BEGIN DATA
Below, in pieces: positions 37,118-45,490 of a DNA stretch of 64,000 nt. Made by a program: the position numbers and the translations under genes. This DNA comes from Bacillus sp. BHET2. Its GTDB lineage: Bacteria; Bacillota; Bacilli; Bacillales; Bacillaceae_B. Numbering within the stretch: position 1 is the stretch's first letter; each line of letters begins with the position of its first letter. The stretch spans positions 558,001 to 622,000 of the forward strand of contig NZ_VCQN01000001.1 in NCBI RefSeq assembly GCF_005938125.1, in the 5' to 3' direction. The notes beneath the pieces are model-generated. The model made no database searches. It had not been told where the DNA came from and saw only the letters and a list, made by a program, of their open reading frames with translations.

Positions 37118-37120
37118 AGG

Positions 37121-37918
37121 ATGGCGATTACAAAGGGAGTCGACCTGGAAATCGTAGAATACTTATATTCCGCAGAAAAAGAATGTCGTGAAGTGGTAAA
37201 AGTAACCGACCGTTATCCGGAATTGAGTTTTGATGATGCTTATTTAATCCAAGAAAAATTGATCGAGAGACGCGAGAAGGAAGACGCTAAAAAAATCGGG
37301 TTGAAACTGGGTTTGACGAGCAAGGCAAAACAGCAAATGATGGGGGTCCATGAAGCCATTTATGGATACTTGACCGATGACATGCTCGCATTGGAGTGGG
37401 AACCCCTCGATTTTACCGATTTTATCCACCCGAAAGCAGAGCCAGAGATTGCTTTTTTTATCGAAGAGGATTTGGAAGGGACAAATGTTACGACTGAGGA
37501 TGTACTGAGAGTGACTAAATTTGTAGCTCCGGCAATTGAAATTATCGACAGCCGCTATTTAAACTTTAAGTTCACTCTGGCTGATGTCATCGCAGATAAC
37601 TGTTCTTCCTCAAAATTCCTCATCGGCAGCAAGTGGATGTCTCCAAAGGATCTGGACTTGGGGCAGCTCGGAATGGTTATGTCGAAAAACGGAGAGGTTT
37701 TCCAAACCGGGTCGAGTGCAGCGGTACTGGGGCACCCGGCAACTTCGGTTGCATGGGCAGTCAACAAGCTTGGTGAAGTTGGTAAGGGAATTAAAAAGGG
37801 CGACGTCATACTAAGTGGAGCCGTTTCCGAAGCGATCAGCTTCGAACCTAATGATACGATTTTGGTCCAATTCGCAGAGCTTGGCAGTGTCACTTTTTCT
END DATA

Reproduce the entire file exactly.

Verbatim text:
Below, in pieces: positions 37,118-45,490 of a DNA stretch of 64,000 nt. Made by a program: the position numbers and the translations under genes. This DNA comes from Bacillus sp. BHET2. Its GTDB lineage: Bacteria; Bacillota; Bacilli; Bacillales; Bacillaceae_B. Numbering within the stretch: position 1 is the stretch's first letter; each line of letters begins with the position of its first letter. The stretch spans positions 558,001 to 622,000 of the forward strand of contig NZ_VCQN01000001.1 in NCBI RefSeq assembly GCF_005938125.1, in the 5' to 3' direction. The notes beneath the pieces are model-generated. The model made no database searches. It had not been told where the DNA came from and saw only the letters and a list, made by a program, of their open reading frames with translations.

Positions 37118-37120
37118 AGG

Positions 37121-37918
37121 ATGGCGATTACAAAGGGAGTCGACCTGGAAATCGTAGAATACTTATATTCCGCAGAAAAAGAATGTCGTGAAGTGGTAAA
37201 AGTAACCGACCGTTATCCGGAATTGAGTTTTGATGATGCTTATTTAATCCAAGAAAAATTGATCGAGAGACGCGAGAAGGAAGACGCTAAAAAAATCGGG
37301 TTGAAACTGGGTTTGACGAGCAAGGCAAAACAGCAAATGATGGGGGTCCATGAAGCCATTTATGGATACTTGACCGATGACATGCTCGCATTGGAGTGGG
37401 AACCCCTCGATTTTACCGATTTTATCCACCCGAAAGCAGAGCCAGAGATTGCTTTTTTTATCGAAGAGGATTTGGAAGGGACAAATGTTACGACTGAGGA
37501 TGTACTGAGAGTGACTAAATTTGTAGCTCCGGCAATTGAAATTATCGACAGCCGCTATTTAAACTTTAAGTTCACTCTGGCTGATGTCATCGCAGATAAC
37601 TGTTCTTCCTCAAAATTCCTCATCGGCAGCAAGTGGATGTCTCCAAAGGATCTGGACTTGGGGCAGCTCGGAATGGTTATGTCGAAAAACGGAGAGGTTT
37701 TCCAAACCGGGTCGAGTGCAGCGGTACTGGGGCACCCGGCAACTTCGGTTGCATGGGCAGTCAACAAGCTTGGTGAAGTTGGTAAGGGAATTAAAAAGGG
37801 CGACGTCATACTAAGTGGAGCCGTTTCCGAAGCGATCAGCTTCGAACCTAATGATACGATTTTGGTCCAATTCGCAGAGCTTGGCAGTGTCACTTTTTCT